Invitation to Submit!
FWJ Fall 2021: Healing A House Divided 2 –
Elephants in the Room
Our last issue of FWJ began to explore polarization, focusing mainly on the marginalizing trauma experienced by various members of society– including military personnel, women, and children. In this issue, we’ll address another “elephant in the room,” social profiling.
Social profiling is endemic and mostly unnoticed, unless it becomes the catalyst for a hate crime or other violent reaction. Nevertheless, it happens everywhere, every day, and we’re all doing it! Fill in the blanks:
The homeless should all__________ Immigrants are___________
Old people ought to__________ Kids today ___________
The cops ___________ All politicians are___________
A few scenarios:
An Indigenous person sees an unfamiliar White person and thinks “White people are out to screw us, as usual,” while that same White person, sensing the other’s attitude, thinks “I didn’t kill their ancestors…why don’t they give us a chance?”
A slender woman notices someone who’s very overweight and thinks “That man/woman eats too much. Probably sits around on the couch watching TV all day.” A woman who’s heavier or even average weight sees a slim woman and thinks “Look at her…she must be starving herself to look like that! Bet if you hugged her you’d get bruises.”
A Black man driving a car at the posted speed limit notices a White police officer parked by the side of the road and slows down for fear of being arrested, while the officer tenses up, expecting the Black driver to break a rule.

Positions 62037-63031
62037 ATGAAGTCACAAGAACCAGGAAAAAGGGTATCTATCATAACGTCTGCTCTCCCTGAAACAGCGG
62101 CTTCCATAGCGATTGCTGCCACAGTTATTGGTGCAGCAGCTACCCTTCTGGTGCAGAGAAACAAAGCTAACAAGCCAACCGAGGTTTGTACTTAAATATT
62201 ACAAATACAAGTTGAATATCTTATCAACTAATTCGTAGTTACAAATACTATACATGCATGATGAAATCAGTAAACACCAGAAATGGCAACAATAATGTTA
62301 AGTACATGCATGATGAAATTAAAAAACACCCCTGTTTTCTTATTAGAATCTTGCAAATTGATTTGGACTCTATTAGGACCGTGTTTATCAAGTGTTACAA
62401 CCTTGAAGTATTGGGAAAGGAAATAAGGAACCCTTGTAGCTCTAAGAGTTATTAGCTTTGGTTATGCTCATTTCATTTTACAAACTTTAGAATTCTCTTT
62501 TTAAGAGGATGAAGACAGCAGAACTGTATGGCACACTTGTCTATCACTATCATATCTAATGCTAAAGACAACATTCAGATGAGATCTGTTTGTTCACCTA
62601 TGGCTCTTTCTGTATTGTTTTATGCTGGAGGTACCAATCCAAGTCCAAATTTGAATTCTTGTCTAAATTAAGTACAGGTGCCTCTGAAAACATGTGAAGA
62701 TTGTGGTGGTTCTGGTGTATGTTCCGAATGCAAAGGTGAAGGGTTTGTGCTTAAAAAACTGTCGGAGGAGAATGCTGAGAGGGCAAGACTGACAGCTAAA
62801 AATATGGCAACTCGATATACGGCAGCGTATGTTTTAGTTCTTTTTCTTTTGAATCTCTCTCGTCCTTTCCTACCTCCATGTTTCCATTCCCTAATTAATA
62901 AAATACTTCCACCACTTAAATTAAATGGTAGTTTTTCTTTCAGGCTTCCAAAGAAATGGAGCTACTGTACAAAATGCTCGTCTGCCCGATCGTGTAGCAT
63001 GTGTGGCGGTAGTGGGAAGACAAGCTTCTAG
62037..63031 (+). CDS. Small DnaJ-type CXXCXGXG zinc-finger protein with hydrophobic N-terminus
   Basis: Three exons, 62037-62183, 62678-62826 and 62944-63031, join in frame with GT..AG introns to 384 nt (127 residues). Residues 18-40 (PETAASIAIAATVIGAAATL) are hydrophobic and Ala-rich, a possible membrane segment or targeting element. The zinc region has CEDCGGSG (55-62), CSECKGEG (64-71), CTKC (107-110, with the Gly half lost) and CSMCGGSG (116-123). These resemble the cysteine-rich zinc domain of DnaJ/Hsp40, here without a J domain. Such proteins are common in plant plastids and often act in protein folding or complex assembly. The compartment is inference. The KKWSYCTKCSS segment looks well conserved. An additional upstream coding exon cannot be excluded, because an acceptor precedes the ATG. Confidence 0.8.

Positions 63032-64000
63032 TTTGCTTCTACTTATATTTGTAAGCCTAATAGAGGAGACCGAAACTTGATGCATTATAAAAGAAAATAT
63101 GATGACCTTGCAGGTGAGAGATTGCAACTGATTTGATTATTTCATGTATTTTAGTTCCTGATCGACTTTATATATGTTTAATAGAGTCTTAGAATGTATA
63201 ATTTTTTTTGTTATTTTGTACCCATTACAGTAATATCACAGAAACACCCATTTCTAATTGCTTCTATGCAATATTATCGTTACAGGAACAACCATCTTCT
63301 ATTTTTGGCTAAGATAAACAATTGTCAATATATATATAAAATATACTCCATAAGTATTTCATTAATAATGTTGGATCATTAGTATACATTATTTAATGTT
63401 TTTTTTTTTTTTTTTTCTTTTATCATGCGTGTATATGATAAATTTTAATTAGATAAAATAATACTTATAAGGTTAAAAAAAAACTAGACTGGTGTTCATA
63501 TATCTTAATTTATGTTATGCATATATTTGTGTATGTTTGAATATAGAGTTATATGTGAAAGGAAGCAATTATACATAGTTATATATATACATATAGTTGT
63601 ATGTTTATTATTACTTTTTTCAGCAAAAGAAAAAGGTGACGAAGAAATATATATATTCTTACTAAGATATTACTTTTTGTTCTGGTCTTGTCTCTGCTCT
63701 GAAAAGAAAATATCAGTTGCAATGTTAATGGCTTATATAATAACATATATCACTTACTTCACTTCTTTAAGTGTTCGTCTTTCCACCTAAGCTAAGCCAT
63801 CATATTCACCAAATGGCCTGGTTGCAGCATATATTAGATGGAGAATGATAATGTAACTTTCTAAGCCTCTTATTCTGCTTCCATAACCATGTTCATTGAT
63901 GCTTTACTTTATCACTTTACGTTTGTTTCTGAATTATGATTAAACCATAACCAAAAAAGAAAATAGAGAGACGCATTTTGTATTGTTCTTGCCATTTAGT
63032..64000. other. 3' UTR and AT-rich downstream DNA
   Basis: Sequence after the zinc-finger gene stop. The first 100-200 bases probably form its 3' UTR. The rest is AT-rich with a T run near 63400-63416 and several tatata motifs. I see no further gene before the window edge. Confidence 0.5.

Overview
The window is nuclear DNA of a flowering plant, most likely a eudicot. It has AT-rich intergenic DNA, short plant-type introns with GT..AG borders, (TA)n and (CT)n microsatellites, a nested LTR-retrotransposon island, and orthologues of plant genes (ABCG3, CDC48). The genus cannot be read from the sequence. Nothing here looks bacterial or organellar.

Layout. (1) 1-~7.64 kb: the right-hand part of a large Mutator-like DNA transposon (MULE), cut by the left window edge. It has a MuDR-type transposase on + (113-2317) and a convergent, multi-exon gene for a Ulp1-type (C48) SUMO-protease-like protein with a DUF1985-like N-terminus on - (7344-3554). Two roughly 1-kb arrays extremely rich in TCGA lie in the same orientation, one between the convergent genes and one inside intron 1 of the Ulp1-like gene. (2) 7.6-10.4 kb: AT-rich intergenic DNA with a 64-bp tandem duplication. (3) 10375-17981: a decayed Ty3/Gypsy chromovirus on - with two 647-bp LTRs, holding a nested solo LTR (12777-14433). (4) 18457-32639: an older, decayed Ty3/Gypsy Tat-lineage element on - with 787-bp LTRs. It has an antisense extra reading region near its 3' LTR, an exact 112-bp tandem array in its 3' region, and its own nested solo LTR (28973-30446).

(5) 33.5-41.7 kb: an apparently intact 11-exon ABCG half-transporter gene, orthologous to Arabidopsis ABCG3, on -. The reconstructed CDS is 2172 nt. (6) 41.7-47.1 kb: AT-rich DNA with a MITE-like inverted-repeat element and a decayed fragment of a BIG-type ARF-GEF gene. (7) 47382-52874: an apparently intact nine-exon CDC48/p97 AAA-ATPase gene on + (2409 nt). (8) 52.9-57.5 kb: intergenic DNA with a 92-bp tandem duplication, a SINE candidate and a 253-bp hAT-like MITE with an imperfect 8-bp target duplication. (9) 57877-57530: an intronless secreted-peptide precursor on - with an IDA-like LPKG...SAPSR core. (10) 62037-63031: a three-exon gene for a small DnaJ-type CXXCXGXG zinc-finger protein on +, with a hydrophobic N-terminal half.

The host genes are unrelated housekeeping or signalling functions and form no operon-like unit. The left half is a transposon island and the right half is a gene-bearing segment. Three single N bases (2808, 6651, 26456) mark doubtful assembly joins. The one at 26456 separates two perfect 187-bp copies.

Rarely are these people known to us. We judge each other based upon how we appear—the color of our skin or how we wear our hair, how we dress, how we talk; the kind of car we drive and the neighborhood we live in; whether or not we graduated from college, from what school, and with what degree; what sort of job we have, and so on. No wonder we are so polarized! With these unexamined attitudes it’s easy to believe whatever validates our current fixation, and the media plays on this for effect.
FWJ Fall 2021 will share stories of social profiling—your own story or someone else’s. We hope these stories will help us all to become more aware of our hidden biases, more compassionate towards folks we don’t understand, and more determined to end polarization in this country and around the world.
We welcome your article, poem, short story, or photo! Please follow the embedded link to read the instructions on our Submissions Guidelines page first.
Submissions Deadline: August 30, 2021
Send your submission via email attachment to:
Editors – Four Winds Journal
Questions? Email or call